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How would I know where reference level is

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Reference level can be tied meaningfully to a specific main volume control setting when running movies on Blu-ray only in a calibrated sound system and room.  It is not associated with a given MVC setting when playing music, because the music industry has failed to adopt standards that will allow you to reliably achieve reference level at a certain specific main volume control setting in your room with your speakers.  You could measure your peaks with a SPL meter, but many SPL meters have problems.  Those with a needle will underestimate the level of brief beaks, because of needle balistics (incidentally, SPL meters like the Radio Shack are lousy at measuring frequency response, and the various correction sheets on the Internet contradict each other).  For music, set your SPL levels for each piece of music by ear, conservatively.

 

With most, but not all sound systems, if you have Audyssey, it will calibrate your system so that reference level -- with movies only --  from your listening position, in your room, will be reached with the main volume control at 0 dB.  It is important to use all 8 microphone positions when Audyssey calibrating.  That reference level will have maximum brief leading edge peaks of 105 dB through your main speakers, and 115 dB brief leading edge peaks through your subwoofer. 

 

If you have very efficient speakers (like Klipsch RF 7s, La Scalas, Belle Klipsch, Klipschorns, etc.) you have to do some fancy foot work to get a known main volume control position that is equal to reference level in your room.  Audyssey wil lock your volume control at 0 while calibrating, then try to turn your very efficient speakers down when setting the internal trims, but will not be able to turn them down enough.  There are various ways to deal with this, some of which are discussed by Audyssey in their materials.  One way is to use attenuators while calibrating, to do the equivalent of making your speakers temporarily less efficient, then take the attenuators off after calibration.  Reference level will now be below 0, by a number of dBs equal to the value of the attenuators.  For instance, with my Klipschorn/Belle system, reference level = -12 dB.  Unfortunately, this method only works if you have a processor loop, or if you have separate power amplifier(s), so the attenuators can be temporarily inserted between the preamp/processor and the power amp.  There are a couple of other ways to do it.  One was explained by Chris K (Audyssey CTO) on Ask Audyssey, and another one was used by another Klipsch forum member, whose name I forget.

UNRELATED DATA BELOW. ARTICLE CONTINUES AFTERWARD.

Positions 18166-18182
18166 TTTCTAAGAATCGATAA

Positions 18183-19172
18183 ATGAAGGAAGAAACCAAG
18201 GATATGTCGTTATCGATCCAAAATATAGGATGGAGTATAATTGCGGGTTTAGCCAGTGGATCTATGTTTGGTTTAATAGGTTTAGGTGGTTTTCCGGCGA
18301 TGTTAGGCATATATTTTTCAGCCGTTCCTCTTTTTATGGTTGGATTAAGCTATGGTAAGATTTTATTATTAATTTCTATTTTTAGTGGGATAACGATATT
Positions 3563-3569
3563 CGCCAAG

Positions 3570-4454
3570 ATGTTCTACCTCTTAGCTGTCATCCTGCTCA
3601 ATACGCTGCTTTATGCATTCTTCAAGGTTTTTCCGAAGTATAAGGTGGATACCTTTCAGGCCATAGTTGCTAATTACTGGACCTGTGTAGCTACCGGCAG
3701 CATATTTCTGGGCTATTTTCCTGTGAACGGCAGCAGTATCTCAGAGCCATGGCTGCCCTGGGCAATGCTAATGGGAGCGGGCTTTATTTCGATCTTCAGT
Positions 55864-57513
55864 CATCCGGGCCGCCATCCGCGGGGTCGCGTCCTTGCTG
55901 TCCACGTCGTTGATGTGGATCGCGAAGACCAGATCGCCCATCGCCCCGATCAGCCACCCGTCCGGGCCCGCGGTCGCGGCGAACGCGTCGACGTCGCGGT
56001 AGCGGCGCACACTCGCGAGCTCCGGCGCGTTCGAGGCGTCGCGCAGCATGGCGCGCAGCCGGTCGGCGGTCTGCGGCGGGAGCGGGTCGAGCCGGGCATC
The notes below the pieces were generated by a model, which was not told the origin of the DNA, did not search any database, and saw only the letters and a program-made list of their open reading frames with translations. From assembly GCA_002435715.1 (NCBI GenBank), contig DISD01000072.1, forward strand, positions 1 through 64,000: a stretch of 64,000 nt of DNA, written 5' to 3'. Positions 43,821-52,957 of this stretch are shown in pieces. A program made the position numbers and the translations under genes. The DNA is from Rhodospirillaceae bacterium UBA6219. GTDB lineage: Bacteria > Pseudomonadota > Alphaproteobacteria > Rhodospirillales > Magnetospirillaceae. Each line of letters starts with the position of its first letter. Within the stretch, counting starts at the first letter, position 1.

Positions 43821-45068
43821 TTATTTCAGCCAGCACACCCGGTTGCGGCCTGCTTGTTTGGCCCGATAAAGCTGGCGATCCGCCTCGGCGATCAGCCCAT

garyrc,

 

After reading this thread your response reminds me of the old song by the Talking Heads, "Stop Making Sense".

 

Speaking of loudness, when you listen very loud it will depend on if you have a room that is 10x12x7 or 25x20x12 with an open wall and how far you sit away from the speakers.  The amount of power you use for the same loudness in the bigger room will probably be four times.

 

As far as amplifiers, if you had something like an Emotiva with LEDs to show instantaneous output vs a VU meter which typically has a long rise time and typically shows average, you might know a lot more about what the amplifier is doing with the speakers.  If you had am amp like an Adcom, you could see when the amplifier went into distortion.  I had an original set of Paradigm Studio Monitor speakers (precursor to the Studio 100s) and I used to see the Adcom instantaneous distortion lights flash on that unit.  Mind you that they would only flash but that was 325 watts or so.  The key is really how long you operate in distortion as higher clean power has less chance of blowing a speaker.  In the 70s I had a Harman Kardon 20 watt integrated amp that had blown the woofers in a quite robust speaker at the time, a BIC Venturi 6 which handled 125 watts.  You do the math, 200Watt Adcom powering to 300+ watts into 2 8" woofers that sang or a 20watt powering a robust 12" that blew.

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in theory could I turn the volume to max without damaging anything